Nat Geo's 'Year Million' Explores Humanity's Future in Space Tonight

Year Million
"Year Million" airs Monday nights at 9/8c on the National Geographic Channel. (Image credit: National Geographic)

A million years from now humans might become a spacefaring species. The sixth episode of National Geographic's series "Year Million" looks at what the future of space exploration means for the human species' evolution – and it could be profound.

"You could have a population on other planets that adapts to the rigors of that specific environment," Dawn Kernagis, a research scientist at the Institute for Human and Machine Cognition told

Airing tonight (June 19), the last episode of the National Geographic Channel series "Year Million" investigates spaceflight in the far future, and how human beings might cope either technologically or by re-inventing themselves. [Gallery: Visions of the Future of Human Spaceflight]

Kernagis, who studies the effects of deep diving on human physiology, said in space big issues are pressure changes, radiation, and how humans process oxygen. So in optimizing humans one might want to look at the genes that control these processes.

For example, mammals that dive deep – whales, dolphins, and even seals and otters – all store oxygen in their tissues in a different way from humans. Their cardiovascular systems and even the way their blood clots also are optimized for living at depth. This is especially true of whales. "In a way you could call them surfacers, not divers," Kernagis said. "They spend a lot of their time at depth, and come to the surface for gases."

By studying the way human bodies behave in a watery environment, it's possible to extend that to a spaceborne one, where the problem is not too much pressure but too little. [Photos: Underwater Astronauts Practice Space Exploration on Ocean Floor]

Another danger that humans will have to deal with is radiation. The kinds of solar radiation and particles humans will be exposed to on a long trip to Mars, or a far-future interstellar spacecraft, will not be quite like that near a nuclear power plant or on the surface of Earth. Kernagis said there are genes that appear to offer some people reduced susceptibility to radiation poisoning. There are also ongoing studies of people who are exposed to ionizing radiation in the course of their work, to see what might offer some protection.

Even nutritional intake will probably be open to editing by future engineers. "Some people don't take up vitamin D efficiently, for example," Kernagis said. In space nutritional intake is important because the supplies of food are more limited than on Earth.

And while engineering humans is hard, it might be less hard than trying to deal with the health consequences of space travel, especially as people will be in microgravity (or zero-gravity) environments for months or years.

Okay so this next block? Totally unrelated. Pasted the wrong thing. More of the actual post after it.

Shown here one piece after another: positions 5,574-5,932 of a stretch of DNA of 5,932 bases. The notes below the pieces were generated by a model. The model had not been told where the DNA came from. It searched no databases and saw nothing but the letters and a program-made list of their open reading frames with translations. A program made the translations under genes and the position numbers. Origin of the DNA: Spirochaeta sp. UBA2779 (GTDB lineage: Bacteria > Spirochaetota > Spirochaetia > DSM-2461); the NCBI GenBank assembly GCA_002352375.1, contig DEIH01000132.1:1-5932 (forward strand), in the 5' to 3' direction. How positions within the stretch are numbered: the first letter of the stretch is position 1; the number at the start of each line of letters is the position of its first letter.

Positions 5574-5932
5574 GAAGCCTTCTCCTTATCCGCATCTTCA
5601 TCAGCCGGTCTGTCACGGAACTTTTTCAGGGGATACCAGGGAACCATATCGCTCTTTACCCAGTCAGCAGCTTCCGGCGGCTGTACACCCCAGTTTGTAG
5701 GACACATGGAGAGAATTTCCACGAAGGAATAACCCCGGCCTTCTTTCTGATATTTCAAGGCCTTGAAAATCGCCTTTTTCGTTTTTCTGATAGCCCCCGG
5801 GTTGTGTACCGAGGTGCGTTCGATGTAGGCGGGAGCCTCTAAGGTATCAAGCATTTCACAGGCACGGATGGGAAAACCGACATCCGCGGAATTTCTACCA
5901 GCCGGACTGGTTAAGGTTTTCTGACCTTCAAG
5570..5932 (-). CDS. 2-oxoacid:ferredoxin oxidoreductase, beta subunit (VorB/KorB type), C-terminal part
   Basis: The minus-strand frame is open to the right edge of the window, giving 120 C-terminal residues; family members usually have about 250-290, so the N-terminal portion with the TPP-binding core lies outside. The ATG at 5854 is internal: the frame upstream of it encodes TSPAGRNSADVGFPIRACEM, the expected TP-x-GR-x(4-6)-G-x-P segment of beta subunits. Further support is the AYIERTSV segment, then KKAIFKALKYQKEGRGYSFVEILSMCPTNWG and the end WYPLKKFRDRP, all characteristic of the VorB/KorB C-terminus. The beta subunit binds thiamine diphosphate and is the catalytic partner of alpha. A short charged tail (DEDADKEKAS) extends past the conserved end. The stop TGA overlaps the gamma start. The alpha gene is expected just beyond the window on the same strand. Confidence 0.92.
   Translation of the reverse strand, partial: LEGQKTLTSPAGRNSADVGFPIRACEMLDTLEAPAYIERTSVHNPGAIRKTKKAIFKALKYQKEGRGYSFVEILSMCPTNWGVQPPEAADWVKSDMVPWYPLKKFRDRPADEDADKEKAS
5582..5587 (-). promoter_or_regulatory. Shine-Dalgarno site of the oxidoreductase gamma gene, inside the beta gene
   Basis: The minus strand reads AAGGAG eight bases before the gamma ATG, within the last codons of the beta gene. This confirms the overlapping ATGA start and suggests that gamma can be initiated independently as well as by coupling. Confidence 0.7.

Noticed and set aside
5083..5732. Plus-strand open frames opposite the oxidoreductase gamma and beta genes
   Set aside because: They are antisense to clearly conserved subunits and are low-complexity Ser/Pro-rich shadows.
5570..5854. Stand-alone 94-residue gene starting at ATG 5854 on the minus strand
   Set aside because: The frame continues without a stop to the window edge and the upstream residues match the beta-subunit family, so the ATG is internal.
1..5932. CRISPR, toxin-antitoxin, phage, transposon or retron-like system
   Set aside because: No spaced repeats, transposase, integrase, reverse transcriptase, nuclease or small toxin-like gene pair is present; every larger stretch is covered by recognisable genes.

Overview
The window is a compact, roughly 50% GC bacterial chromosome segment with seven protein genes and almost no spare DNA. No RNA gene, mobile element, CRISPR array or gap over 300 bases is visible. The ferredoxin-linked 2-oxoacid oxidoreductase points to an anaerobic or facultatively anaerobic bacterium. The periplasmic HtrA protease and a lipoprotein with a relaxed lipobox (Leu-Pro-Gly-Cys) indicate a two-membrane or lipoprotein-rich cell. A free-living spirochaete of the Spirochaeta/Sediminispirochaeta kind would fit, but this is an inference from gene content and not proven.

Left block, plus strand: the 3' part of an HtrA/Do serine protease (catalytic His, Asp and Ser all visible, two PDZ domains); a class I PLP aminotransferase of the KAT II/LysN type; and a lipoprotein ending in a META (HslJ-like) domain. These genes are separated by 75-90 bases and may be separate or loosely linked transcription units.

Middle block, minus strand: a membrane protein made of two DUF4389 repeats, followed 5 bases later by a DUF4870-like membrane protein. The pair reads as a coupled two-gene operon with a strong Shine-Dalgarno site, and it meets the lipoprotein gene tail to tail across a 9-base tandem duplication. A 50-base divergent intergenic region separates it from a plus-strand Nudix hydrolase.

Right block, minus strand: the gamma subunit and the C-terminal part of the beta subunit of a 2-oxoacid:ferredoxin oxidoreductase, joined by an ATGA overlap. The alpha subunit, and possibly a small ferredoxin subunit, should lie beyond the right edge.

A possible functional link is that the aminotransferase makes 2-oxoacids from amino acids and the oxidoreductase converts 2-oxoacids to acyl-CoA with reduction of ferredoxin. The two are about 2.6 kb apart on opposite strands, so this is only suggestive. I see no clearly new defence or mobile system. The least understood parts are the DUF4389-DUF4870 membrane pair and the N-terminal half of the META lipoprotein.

In fact a huge predictor of other problems is the exposure to zero-g, Kernagis said. "You get bone loss, cardiovascular effects," she said. "Based on what we know our bodies don't respond well to zero gravity."

That likely means some kind of artificial gravity will have to be provided on spaceships making extended journeys. Absent new physics that could probably be done by providing rotating sections to the ship, a la the wheel-shaped space station in "2001: A Space Odyssey" or the rotating asteroids in "The Expanse."

The barrier to building such structures is their size, Kernagis notes, though in the future that may change. Either way, humans will probably require some kind of gravity unless they are colonizing a planet, like Mars.

Exploration is something humans will still likely do. "I think there's something fundamental about it," Kernagis said. "Humans have always sought new lands, pushed themselves." Herself a veteran of underwater exploration missions, "I get see people with that mentality, I get that."

Meanwhile humans will have to find ways to live and work in space for extended periods, and it will likely involve multiple strategies. "There's engineering humans for the environment and engineering the environment for humans," Kernagis said.

Year Million airs tonight on National Geographic Channel at 9/8c (check local listings).

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Jesse Emspak Contributor

Jesse Emspak is a freelance journalist who has contributed to several publications, including, Scientific American, New Scientist, and Undark. He focuses on physics and cool technologies but has been known to write about the odder stories of human health and science as it relates to culture. Jesse has a Master of Arts from the University of California, Berkeley School of Journalism, and a Bachelor of Arts from the University of Rochester. Jesse spent years covering finance and cut his teeth at local newspapers, working local politics and police beats. Jesse likes to stay active and holds a fourth degree black belt in Karate, which just means he now knows how much he has to learn and the importance of good teaching.